Papers by Author: Warren J. Poole

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Authors: Matthias Militzer, Thomas Garcin, Warren J. Poole
Abstract: Laser ultrasonics for metallurgy (LUMet) is an innovative sensor technology for in-situ measurement of microstructure evolution during thermomechanical processing. This unique sensor has been attached to a Gleeble 3500 thermomechanical simulator for dedicated laboratory studies during processing of steel, aluminum, magnesium and titanium samples. Advanced processing software has been developed for the measurement of grain size and texture evolution from laser ultrasonic signals. Results of austenite grain growth measurements in low carbon steels will be described to demonstrate the capabilities of the LUMet technique. Further, applications of the system to measure recrystallization of ferrite and austenite formation during intercritical annealing simulations of dual phase steels will be presented. The ability to rapidly acquire data both during a single test and for multiple conditions over a range of conditions from different samples has important implications on expediting process modelling and alloy design. Although certain limitations exist, the LUMet technique offers a very reliable characterization platform with a number of potential applications in metallurgical process engineering.
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Authors: S. Sarkar, Mary A. Wells, Warren J. Poole
Abstract: An investigation was conducted on the softening behaviour of cold rolled continuous cast (CC) AA5754 Al alloy and compared to the results for the ingot cast (IC) material. The present study suggests that the CC material exhibits greater resistance to softening as compared to the IC AA5754 for the same amount of cold deformation. The differences in the softening kinetics become more noticeable with increasing level of cold deformation and from a processing point of view can be attributed to the absence of the homogenization stage during the processing of the CC material. Resistivity measurements were carried out during the annealing treatment of the CC materials to examine the possibility of concurrent precipitation, which could potentially retard the softening kinetics for these materials. In addition, the current research reveals that the CC material produces a finer recrystallized grain size as compared to the IC material.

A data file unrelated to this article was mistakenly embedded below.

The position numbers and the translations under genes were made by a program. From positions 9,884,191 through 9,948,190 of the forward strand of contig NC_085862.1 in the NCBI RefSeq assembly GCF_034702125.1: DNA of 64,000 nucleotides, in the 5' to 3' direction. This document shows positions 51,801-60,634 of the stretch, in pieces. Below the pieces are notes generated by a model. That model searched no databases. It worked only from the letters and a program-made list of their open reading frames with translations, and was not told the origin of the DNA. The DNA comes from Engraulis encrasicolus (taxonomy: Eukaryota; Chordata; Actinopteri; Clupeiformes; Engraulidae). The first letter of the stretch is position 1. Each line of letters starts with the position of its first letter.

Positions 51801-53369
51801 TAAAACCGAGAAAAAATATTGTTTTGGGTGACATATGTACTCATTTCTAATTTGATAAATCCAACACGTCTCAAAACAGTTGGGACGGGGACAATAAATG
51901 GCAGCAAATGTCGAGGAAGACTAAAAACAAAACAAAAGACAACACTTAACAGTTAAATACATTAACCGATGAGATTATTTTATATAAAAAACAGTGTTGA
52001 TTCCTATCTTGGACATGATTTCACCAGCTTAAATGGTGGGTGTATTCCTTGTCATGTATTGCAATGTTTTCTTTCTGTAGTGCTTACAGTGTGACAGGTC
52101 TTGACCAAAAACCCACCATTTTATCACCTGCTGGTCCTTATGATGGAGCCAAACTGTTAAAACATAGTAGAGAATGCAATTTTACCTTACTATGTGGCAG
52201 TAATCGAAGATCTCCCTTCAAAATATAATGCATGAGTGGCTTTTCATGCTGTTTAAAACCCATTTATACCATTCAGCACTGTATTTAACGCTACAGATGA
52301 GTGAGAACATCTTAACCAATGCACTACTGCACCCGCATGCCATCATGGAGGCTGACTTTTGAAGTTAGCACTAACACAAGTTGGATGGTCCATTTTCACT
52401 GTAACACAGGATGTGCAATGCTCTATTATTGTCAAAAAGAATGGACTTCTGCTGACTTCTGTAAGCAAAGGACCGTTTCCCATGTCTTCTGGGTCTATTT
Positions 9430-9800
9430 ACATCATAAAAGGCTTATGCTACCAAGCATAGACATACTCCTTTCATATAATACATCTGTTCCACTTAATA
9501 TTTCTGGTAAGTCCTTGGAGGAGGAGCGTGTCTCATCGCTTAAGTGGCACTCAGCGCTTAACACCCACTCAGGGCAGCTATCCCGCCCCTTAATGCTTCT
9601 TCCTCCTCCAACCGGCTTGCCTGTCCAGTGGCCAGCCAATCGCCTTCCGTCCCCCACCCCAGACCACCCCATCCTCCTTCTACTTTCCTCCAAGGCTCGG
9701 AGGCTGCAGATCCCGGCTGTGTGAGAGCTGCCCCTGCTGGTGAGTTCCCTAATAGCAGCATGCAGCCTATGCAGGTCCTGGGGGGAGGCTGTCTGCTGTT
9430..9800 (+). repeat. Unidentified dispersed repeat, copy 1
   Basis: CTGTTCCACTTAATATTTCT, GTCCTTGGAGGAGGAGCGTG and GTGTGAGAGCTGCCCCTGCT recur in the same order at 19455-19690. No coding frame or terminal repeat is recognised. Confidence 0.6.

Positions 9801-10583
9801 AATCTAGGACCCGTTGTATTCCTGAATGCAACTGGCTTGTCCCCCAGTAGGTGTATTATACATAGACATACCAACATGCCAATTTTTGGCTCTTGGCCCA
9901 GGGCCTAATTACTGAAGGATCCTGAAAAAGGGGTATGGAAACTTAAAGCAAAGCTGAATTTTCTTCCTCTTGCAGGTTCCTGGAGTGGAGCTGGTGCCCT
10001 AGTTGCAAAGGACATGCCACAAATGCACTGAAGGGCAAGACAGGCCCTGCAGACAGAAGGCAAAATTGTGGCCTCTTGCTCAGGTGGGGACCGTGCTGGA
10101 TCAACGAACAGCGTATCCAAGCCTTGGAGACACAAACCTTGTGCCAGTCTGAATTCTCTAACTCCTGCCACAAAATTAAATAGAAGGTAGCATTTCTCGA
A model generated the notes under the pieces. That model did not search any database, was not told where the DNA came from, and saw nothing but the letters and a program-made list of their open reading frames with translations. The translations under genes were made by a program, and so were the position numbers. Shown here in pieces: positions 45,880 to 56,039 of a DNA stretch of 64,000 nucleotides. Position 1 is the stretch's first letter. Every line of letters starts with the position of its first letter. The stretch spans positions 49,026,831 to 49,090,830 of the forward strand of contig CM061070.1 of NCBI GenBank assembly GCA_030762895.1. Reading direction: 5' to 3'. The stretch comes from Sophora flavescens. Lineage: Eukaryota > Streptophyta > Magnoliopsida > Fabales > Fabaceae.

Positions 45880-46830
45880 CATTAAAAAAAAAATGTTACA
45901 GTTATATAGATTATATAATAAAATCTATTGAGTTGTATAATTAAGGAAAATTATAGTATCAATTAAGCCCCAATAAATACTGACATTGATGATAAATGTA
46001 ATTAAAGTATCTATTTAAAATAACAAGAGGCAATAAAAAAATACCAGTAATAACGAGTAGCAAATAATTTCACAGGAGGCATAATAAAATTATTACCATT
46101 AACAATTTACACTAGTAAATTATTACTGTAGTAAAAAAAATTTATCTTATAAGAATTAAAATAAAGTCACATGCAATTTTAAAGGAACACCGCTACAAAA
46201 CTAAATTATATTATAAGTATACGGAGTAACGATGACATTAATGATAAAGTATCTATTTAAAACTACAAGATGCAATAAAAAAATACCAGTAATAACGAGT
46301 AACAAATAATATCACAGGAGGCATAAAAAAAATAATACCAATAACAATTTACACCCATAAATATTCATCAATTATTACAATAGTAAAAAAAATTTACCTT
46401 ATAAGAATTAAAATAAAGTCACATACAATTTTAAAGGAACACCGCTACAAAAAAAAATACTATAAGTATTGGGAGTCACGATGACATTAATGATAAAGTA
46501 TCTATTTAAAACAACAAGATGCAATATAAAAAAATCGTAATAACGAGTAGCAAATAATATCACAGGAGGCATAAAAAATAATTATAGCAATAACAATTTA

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Authors: M. Mazinani, Warren J. Poole
Abstract: The deformation behaviour of martensite and its effect on tensile properties of a lowcarbon dual-phase (DP) steel were investigated. DP steel samples with different martensite contents and morphologies were produced after intercritical annealing at different temperatures using low and high heating rates. Two distinct martensite morphologies were obtained for low and high heating rates. The investigated steel showed the unusual results that the true fracture stress and strain were found to increase with the martensite volume fraction. The plastic deformation of martensite was considered to be responsible for these results. Experimentally, it was observed that the martensite in DP steels with greater than 25-30% martensite can deform plastically during tensile straining. Finally, the effect of tempering on the martensite plasticity was also evaluated. It was found that the tempering process and an increase in the martensite content have a similar effect on promoting martensite plasticity.
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Authors: Xi Wang, Warren J. Poole, J. David Embury, David J. Lloyd
Abstract: The application of 6000 series alloys is widespread and of particular importance to the automotive sector. Their functionality depends on the detailed behaviour of the strengthening phases. In this study, transmission electron microscopy (TEM) supplemented with a variety of mechanical tests were used to examine the precipitates and their role in aspects such as the Bauschinger effect, damage and fracture events, and in recovery and recrystallization processes.
1913
Authors: B. Raeisinia, Warren J. Poole